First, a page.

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Hours into the partial unplugging of federal government, HappyClam was anything but joyous about the feat of the nation’s elected leaders.
Jean Berkey, the former Everett state lawmaker who died last month, was a nice lady. Like most in her caucus she leaned left on social issues. Unlike most, she leaned right on fiscal matters. And it became the target on her back.
That venerable adage ‘It’s not what you say, it’s how you say it’ came to mind Tuesday as President Barack Obama departed the Oso firehouse.
Freshman Democratic U.S. Rep. Suzan DelBene spent a couple of her millions to get into Congress. Now, plenty of others are spending their dough to keep her there for another term.
If you are of a mind to deliver a one-finger salute at mention of lawmakers in a tortuous special session, imagine what those in the hallowed suites of The Boeing Co. are thinking as they keep watch on the endless proceedings.
A smart group of ordinary folks, entrusted to advise state lawmakers on the merit of tax breaks, has a suggestion regarding the jumbo incentives enjoyed by The Boeing Co. and the rest of the aerospace industry:
There’s a growing rebellion against the state’s newest industry. Elected leaders of at least 41 cities and three counties have enacted prohibitions against wholesale and retail cannabis operations.
The Majority Coalition Caucus of the state Senate is turning one, and what an interesting year it’s been.
Those looking for a more transparent government are increasingly relying on public records to make it happen.They hope the more documents they obtain the clearer their view of what’s really going on behind closed doors in school districts, city halls and county buildings.
The votes are counted, but contributions continue flowing to participants in this year’s election.
You may notice the daily media briefings on the Oso mudslide getting shorter and tenser with less said and more questions asked. Families are still the story of the Oso mudslide – and the other questions can wait.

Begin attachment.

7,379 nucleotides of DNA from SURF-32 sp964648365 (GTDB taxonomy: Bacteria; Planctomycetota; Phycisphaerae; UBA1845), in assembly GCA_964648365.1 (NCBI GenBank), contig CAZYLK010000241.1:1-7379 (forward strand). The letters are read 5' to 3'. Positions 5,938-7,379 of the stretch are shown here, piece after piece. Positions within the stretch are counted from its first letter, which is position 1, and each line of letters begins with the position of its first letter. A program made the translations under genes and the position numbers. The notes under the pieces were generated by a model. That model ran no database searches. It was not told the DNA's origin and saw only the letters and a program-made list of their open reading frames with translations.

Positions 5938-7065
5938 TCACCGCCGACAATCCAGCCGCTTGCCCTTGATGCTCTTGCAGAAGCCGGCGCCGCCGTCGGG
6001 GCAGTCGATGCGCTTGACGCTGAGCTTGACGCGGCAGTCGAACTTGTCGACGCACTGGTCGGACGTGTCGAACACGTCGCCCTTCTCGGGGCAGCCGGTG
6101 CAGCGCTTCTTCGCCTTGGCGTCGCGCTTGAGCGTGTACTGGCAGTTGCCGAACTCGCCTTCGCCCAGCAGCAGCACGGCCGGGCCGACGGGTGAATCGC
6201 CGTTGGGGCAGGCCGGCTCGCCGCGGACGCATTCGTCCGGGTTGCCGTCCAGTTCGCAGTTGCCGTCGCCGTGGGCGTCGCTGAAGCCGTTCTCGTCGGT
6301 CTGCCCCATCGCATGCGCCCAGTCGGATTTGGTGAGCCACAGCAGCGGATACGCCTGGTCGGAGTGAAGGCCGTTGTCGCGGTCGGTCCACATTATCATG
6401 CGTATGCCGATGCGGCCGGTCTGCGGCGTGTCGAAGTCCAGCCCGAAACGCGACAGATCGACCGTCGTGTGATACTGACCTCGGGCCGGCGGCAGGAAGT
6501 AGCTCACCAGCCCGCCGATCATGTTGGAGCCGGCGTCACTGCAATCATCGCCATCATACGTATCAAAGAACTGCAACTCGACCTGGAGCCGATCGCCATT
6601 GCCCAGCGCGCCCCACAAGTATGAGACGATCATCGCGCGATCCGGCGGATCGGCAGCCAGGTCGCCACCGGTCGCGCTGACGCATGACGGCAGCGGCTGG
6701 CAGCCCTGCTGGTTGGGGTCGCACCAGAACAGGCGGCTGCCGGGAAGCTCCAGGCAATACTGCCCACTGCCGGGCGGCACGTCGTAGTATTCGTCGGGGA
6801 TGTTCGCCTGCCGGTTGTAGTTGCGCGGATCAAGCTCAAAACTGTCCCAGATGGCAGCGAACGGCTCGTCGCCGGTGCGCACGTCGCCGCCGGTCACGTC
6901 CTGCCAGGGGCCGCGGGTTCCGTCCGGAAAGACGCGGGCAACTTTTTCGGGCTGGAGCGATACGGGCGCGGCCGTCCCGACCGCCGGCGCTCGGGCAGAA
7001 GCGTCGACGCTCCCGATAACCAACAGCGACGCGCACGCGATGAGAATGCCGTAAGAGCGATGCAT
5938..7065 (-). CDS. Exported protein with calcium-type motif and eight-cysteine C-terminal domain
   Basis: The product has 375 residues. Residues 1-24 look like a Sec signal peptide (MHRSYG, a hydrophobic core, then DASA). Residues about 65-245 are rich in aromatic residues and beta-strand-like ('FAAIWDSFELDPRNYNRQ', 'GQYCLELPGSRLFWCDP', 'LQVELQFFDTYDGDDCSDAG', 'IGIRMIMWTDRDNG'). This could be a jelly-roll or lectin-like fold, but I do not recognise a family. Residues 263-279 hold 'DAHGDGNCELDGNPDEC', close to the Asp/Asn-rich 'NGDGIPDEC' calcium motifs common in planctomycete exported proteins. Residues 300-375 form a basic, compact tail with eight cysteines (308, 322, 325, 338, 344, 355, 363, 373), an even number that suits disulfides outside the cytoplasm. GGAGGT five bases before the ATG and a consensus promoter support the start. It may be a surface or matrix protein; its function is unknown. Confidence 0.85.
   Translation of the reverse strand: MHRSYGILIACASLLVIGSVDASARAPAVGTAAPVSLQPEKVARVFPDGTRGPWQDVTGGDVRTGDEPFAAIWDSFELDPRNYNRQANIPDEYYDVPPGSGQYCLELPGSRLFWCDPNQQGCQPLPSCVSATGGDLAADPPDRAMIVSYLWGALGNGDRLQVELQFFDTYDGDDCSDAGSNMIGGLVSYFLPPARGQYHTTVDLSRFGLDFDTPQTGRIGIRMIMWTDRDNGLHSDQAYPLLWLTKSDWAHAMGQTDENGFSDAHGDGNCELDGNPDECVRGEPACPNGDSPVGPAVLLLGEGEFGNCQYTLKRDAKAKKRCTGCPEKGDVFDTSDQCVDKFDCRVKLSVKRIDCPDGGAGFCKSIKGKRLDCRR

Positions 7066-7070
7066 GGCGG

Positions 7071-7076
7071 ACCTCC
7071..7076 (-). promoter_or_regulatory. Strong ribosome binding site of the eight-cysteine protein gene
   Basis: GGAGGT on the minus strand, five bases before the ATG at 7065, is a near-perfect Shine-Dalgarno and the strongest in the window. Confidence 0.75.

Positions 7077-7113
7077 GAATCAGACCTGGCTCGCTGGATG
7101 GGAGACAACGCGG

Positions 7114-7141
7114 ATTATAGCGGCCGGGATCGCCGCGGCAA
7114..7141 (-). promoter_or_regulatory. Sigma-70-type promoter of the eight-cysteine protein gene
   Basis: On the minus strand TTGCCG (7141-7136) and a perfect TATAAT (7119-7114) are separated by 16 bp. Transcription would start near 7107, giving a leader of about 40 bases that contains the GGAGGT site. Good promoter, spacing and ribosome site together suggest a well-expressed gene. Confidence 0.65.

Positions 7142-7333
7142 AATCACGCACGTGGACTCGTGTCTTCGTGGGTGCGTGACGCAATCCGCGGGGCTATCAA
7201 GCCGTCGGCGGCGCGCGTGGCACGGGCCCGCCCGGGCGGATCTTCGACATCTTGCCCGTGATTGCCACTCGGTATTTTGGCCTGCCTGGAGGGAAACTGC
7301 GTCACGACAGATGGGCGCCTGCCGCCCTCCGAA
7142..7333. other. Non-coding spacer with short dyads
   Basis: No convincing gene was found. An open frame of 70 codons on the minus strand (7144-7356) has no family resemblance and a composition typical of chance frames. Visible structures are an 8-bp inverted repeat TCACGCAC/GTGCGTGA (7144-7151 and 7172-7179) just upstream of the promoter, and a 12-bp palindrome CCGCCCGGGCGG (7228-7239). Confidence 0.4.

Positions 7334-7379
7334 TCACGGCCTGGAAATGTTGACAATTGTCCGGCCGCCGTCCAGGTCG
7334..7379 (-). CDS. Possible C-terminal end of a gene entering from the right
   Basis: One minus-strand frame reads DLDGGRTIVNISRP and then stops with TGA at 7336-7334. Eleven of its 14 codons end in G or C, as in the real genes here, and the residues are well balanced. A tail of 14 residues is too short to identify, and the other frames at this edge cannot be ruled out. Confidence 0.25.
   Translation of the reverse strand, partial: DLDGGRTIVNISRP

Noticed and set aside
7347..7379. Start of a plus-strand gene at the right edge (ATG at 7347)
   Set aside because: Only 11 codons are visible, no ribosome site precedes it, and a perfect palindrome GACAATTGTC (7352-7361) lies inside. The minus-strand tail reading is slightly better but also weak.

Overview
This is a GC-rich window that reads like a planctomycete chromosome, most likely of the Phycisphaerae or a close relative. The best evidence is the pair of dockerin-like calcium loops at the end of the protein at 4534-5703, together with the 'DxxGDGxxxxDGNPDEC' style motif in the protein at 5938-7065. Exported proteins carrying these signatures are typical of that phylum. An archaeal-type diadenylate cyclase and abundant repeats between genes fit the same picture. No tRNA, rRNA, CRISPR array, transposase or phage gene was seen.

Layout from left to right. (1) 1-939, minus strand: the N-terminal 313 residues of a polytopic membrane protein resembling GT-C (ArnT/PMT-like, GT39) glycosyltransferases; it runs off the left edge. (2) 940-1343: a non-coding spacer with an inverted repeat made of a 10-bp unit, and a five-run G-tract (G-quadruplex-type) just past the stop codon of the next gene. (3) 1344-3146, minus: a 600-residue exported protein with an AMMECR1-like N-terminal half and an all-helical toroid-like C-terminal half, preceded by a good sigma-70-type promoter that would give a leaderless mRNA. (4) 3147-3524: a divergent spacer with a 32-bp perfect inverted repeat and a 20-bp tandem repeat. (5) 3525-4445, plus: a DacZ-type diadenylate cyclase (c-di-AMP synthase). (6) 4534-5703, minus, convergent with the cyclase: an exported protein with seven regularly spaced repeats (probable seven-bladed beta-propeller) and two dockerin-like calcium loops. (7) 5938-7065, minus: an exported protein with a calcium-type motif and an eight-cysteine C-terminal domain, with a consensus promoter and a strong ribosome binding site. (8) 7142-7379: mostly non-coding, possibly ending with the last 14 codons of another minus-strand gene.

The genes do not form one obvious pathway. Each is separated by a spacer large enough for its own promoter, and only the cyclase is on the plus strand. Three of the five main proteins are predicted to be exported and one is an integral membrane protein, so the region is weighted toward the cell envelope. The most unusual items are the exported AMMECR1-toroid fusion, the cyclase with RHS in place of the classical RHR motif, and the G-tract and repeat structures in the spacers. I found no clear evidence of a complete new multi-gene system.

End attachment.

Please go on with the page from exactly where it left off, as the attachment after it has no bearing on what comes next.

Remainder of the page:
Our state’s super wealthy social changers are at it again.
There’s a slim chance an agreement could arrive on a state transportation budget in a special session this fall or in the 2014 session.
Gov. Jay Inslee is enjoying a two-week vacation hiking in Alaska, probably thinking little about a second term. But a decision will be made in Spokane next week which could cause him havoc should he pursue re-election in 2016.
The year 2013 left a ration of questions to be answered in the course of 2014. Here is a sampling.
It is becoming clearer what new laws will emerge from the two-month legislative session.
Some of those opposed to I-594, the initiative that imposed restrictions on guns, will be in Olympia on Saturday to protest the law. But not all gun advocates agree with their approach.
In an online video announcing his campaign for Congress, Pedro Celis acknowledges the audibly unmistakable: “In case you haven’t noticed, I’m the guy with the heavy accent.” Celis, a Republican from Redmond and native of Mexico, can’t hide it as he talks of why he wants to unseat U.S. Rep. Suzan DelBene, D-Wash., in the 1st Congressional District this November. DelBene is from neighboring Medina.
Initiative 522 is failing to pass for more reasons than just the $22 million opponents shelled out to defeat it.
No one could be happier to see state lawmakers wrap up and head home than Gov. Jay Inslee.